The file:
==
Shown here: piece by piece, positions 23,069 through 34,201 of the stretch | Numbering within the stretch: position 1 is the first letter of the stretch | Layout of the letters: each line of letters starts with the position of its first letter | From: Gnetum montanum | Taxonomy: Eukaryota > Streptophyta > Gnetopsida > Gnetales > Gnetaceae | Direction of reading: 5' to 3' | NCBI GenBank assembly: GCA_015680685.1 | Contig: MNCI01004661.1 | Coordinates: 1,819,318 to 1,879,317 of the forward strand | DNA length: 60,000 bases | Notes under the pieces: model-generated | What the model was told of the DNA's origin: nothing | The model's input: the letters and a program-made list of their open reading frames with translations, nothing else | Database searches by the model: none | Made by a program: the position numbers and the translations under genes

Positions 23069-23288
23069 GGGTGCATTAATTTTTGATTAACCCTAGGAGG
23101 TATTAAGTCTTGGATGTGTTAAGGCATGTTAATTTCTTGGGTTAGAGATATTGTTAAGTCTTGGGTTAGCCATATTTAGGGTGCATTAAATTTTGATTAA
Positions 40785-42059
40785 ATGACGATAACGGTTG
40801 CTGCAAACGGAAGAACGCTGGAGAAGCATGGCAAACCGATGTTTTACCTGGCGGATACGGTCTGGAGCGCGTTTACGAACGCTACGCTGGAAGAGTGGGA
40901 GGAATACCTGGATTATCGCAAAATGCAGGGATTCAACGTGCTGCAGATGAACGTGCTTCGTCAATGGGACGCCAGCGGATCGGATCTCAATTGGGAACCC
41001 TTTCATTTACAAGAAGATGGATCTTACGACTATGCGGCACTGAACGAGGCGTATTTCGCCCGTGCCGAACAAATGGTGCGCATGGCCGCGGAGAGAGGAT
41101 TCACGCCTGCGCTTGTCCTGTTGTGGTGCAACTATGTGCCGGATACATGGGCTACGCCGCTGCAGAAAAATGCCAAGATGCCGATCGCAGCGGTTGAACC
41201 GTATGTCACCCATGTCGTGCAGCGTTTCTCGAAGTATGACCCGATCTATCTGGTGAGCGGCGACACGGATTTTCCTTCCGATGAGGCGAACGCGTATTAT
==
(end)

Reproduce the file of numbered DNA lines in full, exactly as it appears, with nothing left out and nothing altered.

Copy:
Shown here: piece by piece, positions 23,069 through 34,201 of the stretch | Numbering within the stretch: position 1 is the first letter of the stretch | Layout of the letters: each line of letters starts with the position of its first letter | From: Gnetum montanum | Taxonomy: Eukaryota > Streptophyta > Gnetopsida > Gnetales > Gnetaceae | Direction of reading: 5' to 3' | NCBI GenBank assembly: GCA_015680685.1 | Contig: MNCI01004661.1 | Coordinates: 1,819,318 to 1,879,317 of the forward strand | DNA length: 60,000 bases | Notes under the pieces: model-generated | What the model was told of the DNA's origin: nothing | The model's input: the letters and a program-made list of their open reading frames with translations, nothing else | Database searches by the model: none | Made by a program: the position numbers and the translations under genes

Positions 23069-23288
23069 GGGTGCATTAATTTTTGATTAACCCTAGGAGG
23101 TATTAAGTCTTGGATGTGTTAAGGCATGTTAATTTCTTGGGTTAGAGATATTGTTAAGTCTTGGGTTAGCCATATTTAGGGTGCATTAAATTTTGATTAA
Positions 40785-42059
40785 ATGACGATAACGGTTG
40801 CTGCAAACGGAAGAACGCTGGAGAAGCATGGCAAACCGATGTTTTACCTGGCGGATACGGTCTGGAGCGCGTTTACGAACGCTACGCTGGAAGAGTGGGA
40901 GGAATACCTGGATTATCGCAAAATGCAGGGATTCAACGTGCTGCAGATGAACGTGCTTCGTCAATGGGACGCCAGCGGATCGGATCTCAATTGGGAACCC
41001 TTTCATTTACAAGAAGATGGATCTTACGACTATGCGGCACTGAACGAGGCGTATTTCGCCCGTGCCGAACAAATGGTGCGCATGGCCGCGGAGAGAGGAT
41101 TCACGCCTGCGCTTGTCCTGTTGTGGTGCAACTATGTGCCGGATACATGGGCTACGCCGCTGCAGAAAAATGCCAAGATGCCGATCGCAGCGGTTGAACC
41201 GTATGTCACCCATGTCGTGCAGCGTTTCTCGAAGTATGACCCGATCTATCTGGTGAGCGGCGACACGGATTTTCCTTCCGATGAGGCGAACGCGTATTAT